What I’ve learned living with Crohn’s
Going through the process of living with an incurable disease is certainly an invaluable learning experience and I am glad I went through it despite my suffering and setbacks. I am inevitably stronger and more capable than I ever was before Crohn’s. I know I can overcome and persevere through whatever life throws at me. I took what I learned along the way and used that passion and burning desire to succeed to apply it to all other areas of my life. Something I do not know if I would have found inside myself without the suffering and adversity that comes along with a chronic, incurable disease.
Taking a look at where I’ve come from and being inspired by
where I’m going, always puts a smile on my face. My experience with Crohn’s has
opened my mind and taught me so much about myself that you can only learn through
adversity. I know what it’s like to hit rock bottom and it eliminated the fear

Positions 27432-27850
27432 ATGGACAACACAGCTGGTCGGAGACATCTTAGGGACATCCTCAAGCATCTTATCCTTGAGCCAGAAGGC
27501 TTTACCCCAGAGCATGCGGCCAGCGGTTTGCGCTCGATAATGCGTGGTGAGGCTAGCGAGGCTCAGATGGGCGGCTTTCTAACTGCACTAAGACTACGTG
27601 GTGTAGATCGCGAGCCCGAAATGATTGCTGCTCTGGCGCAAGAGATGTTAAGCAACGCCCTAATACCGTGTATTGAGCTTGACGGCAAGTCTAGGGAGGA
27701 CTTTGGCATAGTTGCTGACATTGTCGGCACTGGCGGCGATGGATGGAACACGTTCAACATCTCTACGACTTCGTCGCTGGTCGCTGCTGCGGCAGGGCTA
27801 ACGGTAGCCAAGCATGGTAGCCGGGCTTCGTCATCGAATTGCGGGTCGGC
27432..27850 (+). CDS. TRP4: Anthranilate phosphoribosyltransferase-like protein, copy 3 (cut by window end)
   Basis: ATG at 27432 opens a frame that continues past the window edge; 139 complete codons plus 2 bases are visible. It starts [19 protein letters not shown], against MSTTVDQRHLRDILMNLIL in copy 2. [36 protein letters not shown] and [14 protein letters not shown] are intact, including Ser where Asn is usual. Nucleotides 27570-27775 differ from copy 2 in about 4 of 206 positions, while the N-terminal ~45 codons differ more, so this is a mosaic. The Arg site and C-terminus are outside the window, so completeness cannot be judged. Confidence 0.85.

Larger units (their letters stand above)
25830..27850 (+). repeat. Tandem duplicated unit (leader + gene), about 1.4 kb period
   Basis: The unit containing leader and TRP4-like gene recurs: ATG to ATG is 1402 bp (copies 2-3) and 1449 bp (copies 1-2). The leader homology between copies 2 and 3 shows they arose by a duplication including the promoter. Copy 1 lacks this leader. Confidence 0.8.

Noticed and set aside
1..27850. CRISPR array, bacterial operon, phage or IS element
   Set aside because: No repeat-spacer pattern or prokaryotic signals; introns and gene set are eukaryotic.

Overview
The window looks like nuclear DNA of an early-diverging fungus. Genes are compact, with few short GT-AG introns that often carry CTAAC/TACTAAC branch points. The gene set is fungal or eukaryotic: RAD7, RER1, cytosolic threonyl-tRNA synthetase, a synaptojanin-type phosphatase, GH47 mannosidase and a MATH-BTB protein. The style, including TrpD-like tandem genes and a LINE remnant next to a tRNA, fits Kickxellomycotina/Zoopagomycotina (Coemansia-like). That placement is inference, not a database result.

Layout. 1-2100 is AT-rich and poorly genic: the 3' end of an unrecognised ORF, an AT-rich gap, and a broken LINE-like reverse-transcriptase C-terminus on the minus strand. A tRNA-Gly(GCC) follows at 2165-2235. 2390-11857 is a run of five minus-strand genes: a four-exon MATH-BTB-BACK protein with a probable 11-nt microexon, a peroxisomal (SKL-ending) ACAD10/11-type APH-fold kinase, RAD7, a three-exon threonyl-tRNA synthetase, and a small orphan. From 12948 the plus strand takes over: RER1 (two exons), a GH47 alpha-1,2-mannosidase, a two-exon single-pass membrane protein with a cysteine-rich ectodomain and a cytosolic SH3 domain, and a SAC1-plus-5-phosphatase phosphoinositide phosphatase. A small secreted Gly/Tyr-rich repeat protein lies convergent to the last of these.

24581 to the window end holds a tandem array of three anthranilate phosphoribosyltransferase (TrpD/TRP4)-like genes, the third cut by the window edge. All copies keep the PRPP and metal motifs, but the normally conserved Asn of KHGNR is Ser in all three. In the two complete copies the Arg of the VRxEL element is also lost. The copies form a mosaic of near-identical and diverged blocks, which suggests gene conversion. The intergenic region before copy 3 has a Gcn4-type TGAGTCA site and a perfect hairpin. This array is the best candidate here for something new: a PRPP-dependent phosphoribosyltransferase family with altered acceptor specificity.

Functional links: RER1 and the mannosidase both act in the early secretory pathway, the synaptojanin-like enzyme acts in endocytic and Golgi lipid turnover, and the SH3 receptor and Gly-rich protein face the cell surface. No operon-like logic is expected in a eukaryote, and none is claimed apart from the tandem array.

of unknown for me. I know I can dig deep and pull myself out of whatever unfortunate
situation I’m faced with when times get tough.
Through the adversity, Crohn’s has instilled a mental tenacity and toughness far beyond what I thought I could make it through. Through my experience, I learned that I am always more resilient than I ever imagined, and I would have never known it until I was backed into a corner, fighting for me health.
Although I have a hard time slowing down, sometimes taking my foot off the gas and regrouping is just what I need to bring everything full circle. I often find myself asking “why am I doing this?”
Remembering why I started comes down to the pure passion and purpose of feeling like this is exactly what I’m meant to be doing. It brings everything back into perspective again.
Whenever you feel lost or unmotivated, remember why you started.
Thanks to everyone for a life changing 4 years of
FlaredupFitness! I’ve learned and experienced so much in the last 4 years and
can’t even imagine how much further along I’ll be in another 4.